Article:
Conversations with Dad

I visited my dad the other day in his new facility. It always catches my heart to see him–I’ve never quite gotten used to how impaired he has become. As pleasant and inviting as the facility is…well, it is still an Alzheimer’s facility. You walk past a lot of people in various stages of the disease.

Once I get over that initial clutch in your stomach feeling, then I can face the reality. The new reality.

It’s really a very nice environment–clean, large sunporch, lots of paintings on the walls and a day filled with short group activities. A little like preschool.

There’s even a “snoozle” room for naps. A cozy looking couch in a semi-dark room, with soft music playing.

Dad was on the sunporch when we arrived, chatting with a lovely woman about who know’s what?! Makes sense to them…but no one else. However, his face lit up with recognition when he saw my sister and me.

Dad’s room is a corner room with lots of light. My brothers hung pictures that Dad’s aunt had painted of the East Coast (Dad is a died-in-the-wool Yankee). He doesn’t remember that his aunt painted them, but…still. It’s a nice touch.

My sister double-checked the stops on the window. Sure enough, Dad had broken them off. Fortunately, there’s a screen, but he’s on the third floor! My sister hurried down the hall to inform the floor manager.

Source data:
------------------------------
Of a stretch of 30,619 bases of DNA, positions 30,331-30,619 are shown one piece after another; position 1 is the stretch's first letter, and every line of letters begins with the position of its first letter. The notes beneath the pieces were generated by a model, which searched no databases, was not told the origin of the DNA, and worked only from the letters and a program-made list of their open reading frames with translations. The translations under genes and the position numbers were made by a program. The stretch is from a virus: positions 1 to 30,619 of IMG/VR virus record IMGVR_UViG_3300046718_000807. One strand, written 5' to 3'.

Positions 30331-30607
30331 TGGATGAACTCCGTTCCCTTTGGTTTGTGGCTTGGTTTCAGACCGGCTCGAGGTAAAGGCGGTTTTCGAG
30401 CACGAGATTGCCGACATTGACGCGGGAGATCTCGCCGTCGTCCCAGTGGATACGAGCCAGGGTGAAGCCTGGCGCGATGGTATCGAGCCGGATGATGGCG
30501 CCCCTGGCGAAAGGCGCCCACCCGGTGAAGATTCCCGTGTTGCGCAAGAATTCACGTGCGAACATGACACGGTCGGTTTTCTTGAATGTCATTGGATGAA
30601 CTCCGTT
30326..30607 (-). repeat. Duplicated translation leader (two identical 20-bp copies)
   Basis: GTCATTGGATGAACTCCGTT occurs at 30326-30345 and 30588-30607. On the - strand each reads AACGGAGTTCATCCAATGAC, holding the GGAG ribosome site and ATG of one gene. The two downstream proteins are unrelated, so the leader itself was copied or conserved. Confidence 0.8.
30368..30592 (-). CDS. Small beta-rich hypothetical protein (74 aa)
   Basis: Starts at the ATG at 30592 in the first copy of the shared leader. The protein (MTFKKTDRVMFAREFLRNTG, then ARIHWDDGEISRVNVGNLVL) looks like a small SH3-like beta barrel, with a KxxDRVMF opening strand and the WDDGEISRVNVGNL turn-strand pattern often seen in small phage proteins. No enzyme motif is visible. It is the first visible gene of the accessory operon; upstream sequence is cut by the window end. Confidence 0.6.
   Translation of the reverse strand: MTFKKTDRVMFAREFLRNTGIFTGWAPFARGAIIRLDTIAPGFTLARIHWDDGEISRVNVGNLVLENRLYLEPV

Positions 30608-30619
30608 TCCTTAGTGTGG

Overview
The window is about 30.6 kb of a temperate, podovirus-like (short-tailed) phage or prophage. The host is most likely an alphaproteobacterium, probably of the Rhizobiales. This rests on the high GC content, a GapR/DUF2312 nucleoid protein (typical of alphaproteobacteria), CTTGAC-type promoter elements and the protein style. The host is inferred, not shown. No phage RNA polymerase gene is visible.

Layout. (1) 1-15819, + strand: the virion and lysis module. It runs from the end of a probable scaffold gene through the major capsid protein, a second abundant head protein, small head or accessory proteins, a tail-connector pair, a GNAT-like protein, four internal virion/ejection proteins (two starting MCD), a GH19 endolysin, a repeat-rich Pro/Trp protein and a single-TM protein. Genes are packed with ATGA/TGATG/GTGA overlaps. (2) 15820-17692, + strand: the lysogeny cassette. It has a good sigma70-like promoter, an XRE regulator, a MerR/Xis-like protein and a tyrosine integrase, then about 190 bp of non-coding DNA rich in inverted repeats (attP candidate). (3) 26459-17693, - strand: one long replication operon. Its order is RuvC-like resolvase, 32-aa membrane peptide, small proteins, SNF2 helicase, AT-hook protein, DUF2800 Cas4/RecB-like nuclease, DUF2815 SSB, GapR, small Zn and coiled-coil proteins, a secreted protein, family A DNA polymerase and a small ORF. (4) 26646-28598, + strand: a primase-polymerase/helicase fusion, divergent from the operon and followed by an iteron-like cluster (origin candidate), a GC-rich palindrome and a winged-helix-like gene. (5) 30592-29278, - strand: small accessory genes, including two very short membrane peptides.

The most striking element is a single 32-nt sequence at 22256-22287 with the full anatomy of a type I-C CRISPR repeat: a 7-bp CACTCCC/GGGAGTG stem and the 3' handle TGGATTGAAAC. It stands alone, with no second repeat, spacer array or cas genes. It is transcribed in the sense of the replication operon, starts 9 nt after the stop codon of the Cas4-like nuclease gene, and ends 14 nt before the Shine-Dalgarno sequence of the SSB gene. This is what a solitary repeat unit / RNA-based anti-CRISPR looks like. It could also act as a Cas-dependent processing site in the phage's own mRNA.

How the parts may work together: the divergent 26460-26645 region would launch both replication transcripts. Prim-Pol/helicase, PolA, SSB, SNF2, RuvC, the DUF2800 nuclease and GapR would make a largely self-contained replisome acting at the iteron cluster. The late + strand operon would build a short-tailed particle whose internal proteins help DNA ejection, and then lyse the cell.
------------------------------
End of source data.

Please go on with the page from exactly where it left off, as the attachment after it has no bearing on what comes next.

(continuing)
Sheesh! It takes a village to manage this guy!

About Suzanne

Suzanne Woods Fisher writes bestselling, award winning fiction and non-fiction books about the Old Order Amish for Revell Books. Her interest in the Plain People began with her Old Order German Baptist grandfather, raised in Franklin County, Pennsylvania. Suzanne's app, Amish Wisdom, delivers a daily Amish proverb to your phone or iPad. She writes a bi-monthly column for Christian Post and Cooking & Such magazine. She lives with her family in California and raises puppies for Guide Dogs for the Blind. To Suzanne's way of thinking, you can't take life too seriously when a puppy is running through your house with someone's underwear in its mouth.


  1. Mocha with Linda says:

    I ache for you every time I read these posts. We just visited my FIL this past weekend. (Side note: I was caught off-guard by how much it bothered me to be at the facility so soon after my mom’s death, mostly in the area where folks were eating and a woman I remembered from this summer was there feeding her mom.) Anyway, at one point when we were all sitting in the lobby/living room, my FIL looked over at me and smiled and said “Hello little girl!”